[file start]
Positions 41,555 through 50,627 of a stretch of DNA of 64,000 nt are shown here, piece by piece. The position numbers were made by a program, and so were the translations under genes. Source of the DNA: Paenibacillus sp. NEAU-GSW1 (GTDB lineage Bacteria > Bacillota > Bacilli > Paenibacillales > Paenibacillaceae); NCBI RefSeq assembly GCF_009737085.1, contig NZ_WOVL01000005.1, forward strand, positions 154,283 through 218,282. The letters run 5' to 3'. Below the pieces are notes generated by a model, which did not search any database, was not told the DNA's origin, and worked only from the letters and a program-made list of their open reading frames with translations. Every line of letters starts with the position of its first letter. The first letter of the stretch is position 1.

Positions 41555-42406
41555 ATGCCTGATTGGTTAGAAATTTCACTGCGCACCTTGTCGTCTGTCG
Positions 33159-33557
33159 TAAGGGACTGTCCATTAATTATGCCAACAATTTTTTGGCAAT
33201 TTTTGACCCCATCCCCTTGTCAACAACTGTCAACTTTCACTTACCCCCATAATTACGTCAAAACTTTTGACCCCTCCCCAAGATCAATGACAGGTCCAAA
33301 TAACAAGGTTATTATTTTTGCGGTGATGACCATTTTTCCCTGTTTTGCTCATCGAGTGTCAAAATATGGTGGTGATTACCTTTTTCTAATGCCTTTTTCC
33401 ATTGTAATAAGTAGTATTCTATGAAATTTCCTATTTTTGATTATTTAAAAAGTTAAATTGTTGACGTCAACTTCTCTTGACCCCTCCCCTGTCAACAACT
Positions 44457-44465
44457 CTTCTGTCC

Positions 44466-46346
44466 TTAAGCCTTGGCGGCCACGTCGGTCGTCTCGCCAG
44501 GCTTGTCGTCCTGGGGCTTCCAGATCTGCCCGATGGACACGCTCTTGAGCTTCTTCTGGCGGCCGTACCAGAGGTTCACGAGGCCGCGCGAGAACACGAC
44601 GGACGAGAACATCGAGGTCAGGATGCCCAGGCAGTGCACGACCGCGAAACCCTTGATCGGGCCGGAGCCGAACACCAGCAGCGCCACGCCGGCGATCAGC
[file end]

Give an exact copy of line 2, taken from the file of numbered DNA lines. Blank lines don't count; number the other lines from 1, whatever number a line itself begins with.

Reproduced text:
Positions 41555-42406